Wilmington startup Desikant Technologies had pretty much flown under the radar in the Delaware startup scene before the Startup 302 competition. That’s where founder Kwaku Temeng’s pitch for the company’s thermoregulation “smart garments” earned him the top $75,000 prize in the Delaware Innovation Award Category, funded by the Delaware Division of Small Business.
Temeng, a longtime DuPont engineer, began working in the field of innovative apparel in 2013, when he moved on from DuPont and became director of innovation for Under Armour. DuPont first brought him to Delaware; he’d also earned his Ph.D. in chemical engineering from Georgia Tech, as well as an MBA from The Wharton School.
At Under Armour, he learned how heat stress gets in the way of performance, both athletic and in people’s jobs.
“Your body is working hard, it’s sweating to cool itself, but the sweat won’t evaporate enough to cool you off,” Temeng told Technical.ly. “[Under Armour] is where I became educated about the phenomenon and the impact.”
In 2017, he moved on again to an early-stage startup in New York City called Dropel Fabrics, which aimed to make performance fabrics from all-natural materials. He commuted from Wilmington for his position of chief innovation officer.
Then, in mid-2020, at the height of the pandemic, Temeng decided to start a startup of his own. He connected with a former Under Armour colleague, Alisa Esposito, who had built high-performance garments for Olympic athletes and electronic-integrated apparel, and brought her in as VP of technical design. Joel Melnick, an electrical engineer who had previously built flight control systems for Boeing and started his own company designing sophisticated devices for surgeons, was brought in as CTO, completing the core team.
Temeng, the visionary behind the company, drew inspiration from the autonomous vehicle sector.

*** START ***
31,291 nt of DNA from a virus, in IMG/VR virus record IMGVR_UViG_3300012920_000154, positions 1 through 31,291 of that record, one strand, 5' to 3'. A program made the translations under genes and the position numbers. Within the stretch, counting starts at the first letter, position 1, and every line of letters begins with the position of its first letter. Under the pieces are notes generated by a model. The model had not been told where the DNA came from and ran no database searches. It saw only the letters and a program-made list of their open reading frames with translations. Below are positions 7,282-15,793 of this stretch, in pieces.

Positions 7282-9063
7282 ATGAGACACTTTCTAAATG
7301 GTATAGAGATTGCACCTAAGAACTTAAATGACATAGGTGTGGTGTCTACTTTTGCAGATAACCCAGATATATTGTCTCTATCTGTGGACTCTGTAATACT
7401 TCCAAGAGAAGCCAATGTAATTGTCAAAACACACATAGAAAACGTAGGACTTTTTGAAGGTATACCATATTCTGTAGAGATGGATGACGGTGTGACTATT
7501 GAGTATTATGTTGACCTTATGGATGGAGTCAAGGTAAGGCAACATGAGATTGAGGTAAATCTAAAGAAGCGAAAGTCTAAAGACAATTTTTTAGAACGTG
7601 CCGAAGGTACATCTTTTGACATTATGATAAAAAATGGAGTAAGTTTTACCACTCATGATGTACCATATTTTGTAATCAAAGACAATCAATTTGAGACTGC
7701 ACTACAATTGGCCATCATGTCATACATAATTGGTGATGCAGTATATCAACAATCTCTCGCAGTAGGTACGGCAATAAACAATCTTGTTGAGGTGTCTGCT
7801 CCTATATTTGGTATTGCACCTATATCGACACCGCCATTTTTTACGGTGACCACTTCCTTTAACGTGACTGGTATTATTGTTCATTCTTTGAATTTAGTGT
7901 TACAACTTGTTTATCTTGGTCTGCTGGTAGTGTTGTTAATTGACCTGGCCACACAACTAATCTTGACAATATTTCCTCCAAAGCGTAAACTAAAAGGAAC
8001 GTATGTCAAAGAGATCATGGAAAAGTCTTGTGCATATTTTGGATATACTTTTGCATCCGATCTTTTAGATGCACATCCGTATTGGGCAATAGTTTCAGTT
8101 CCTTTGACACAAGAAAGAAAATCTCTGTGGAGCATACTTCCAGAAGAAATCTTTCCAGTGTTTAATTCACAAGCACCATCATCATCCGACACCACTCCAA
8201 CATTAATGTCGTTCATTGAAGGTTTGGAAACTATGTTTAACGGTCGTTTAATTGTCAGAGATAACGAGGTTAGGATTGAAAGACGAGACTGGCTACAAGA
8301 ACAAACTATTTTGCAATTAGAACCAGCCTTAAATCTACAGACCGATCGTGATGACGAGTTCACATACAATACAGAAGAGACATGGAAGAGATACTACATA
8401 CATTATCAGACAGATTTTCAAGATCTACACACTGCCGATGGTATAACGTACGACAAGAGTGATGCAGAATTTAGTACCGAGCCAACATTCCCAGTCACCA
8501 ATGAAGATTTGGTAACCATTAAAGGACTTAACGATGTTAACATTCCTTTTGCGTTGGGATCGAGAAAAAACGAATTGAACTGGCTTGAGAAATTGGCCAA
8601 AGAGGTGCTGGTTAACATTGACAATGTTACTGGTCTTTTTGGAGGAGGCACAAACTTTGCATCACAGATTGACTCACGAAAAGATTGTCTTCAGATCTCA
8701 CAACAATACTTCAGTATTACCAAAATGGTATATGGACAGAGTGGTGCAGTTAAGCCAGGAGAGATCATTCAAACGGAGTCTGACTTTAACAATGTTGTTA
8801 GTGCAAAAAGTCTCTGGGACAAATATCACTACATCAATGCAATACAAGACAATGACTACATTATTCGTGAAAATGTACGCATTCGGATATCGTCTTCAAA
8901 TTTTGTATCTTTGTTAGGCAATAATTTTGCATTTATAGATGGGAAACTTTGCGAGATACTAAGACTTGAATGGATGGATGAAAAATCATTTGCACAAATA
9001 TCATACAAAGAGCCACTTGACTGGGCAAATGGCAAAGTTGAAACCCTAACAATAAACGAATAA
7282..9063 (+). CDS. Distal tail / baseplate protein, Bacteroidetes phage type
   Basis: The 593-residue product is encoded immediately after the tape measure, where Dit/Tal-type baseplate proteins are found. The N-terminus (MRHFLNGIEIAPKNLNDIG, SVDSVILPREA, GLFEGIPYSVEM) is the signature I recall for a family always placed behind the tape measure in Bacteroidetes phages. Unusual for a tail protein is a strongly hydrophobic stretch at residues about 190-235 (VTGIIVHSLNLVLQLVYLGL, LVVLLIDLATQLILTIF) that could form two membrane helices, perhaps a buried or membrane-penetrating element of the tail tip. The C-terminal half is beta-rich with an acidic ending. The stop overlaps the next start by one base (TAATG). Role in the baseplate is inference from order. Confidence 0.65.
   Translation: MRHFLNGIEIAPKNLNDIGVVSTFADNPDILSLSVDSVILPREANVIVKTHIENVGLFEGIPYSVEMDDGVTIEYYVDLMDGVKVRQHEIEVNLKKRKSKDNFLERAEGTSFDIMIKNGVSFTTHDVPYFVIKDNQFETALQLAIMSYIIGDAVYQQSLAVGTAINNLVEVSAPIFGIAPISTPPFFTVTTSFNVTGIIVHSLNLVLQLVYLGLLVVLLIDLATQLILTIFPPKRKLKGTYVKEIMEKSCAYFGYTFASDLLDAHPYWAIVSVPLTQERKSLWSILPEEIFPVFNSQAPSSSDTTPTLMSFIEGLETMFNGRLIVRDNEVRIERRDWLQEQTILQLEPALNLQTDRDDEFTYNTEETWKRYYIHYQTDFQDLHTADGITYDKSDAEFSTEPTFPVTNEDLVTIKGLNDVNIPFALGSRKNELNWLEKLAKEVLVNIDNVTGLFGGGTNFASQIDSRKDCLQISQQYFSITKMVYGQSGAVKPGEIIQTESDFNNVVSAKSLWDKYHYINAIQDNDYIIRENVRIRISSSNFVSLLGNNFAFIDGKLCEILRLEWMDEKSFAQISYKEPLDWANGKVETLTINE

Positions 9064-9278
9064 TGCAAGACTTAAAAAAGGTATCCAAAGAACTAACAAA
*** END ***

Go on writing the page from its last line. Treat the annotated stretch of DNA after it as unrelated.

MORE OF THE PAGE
“One day I had been thinking about the problem of how the sweat doesn’t evaporate, and how people are using all kinds of approaches that don’t work really well,” he said. “I was looking at each development and thought, you know, cars can drive themselves now, literally. You get in and the car is equipped with sensors and some intelligence, it can navigate around. So I asked myself, why can’t we do the equivalent for garments where we embed some sensors to monitor humidity and temperature?”
It took a couple of years to design a proprietary technology that fit with the vision of autonomous smart apparel.
The key, at its most basic, is to dehumidify the inside of the garment.
“Imagine wearing a jacket,” Temeng said. “If it’s fully zipped up and you’re active in the sun, before you know it, the inside of the jacket is really humid because the air inside is stagnant. We’ve built this little device with the dimensions of a smartphone that you connect with the jacket. The device is able to pull air from the inside and dump it out. Then what happens is, the ambient air around you will naturally flow in to fill the space. We’re pulling out the warm humid air to maintain a lower humidity on the inside of the jacket so your body’s natural sweat mechanism can work. You don’t feel anything, you don’t hear anything. You put it in and you don’t even have to think about it.”
Desikant got off the ground with Temeng’s own funds.
“I had to do that to get us to the point where we had something to show,” he said. “Luckily we were connected with the Army labs in Natick, Massachusetts, and they bought a couple of prototype units. Being able to fund that was important.”
The smart garments can be worn in lots of different situations, with surgeons, who often perform long, grueling surgeries that leave them drenched in sweat, being a major target market.
Everything the Desikant team has done so far, they’ve done virtually. Now, with the Startup 302 funds — the first major funding they’ve received so far — they plan to lease a space, as COVID-19 restrictions have been reduced.
The plan is to remain in Delaware.
“When the opportunity came to start this company, I thought, I’m already here, so why not [start it here],” Temeng said. “There are certain things that Delaware doesn’t have at this point in time. Delaware is loaded with companies in the chemicals and materials spaces. The thing we’re trying to do, there’s no strong presences, but my goal is to try and change that.”-30-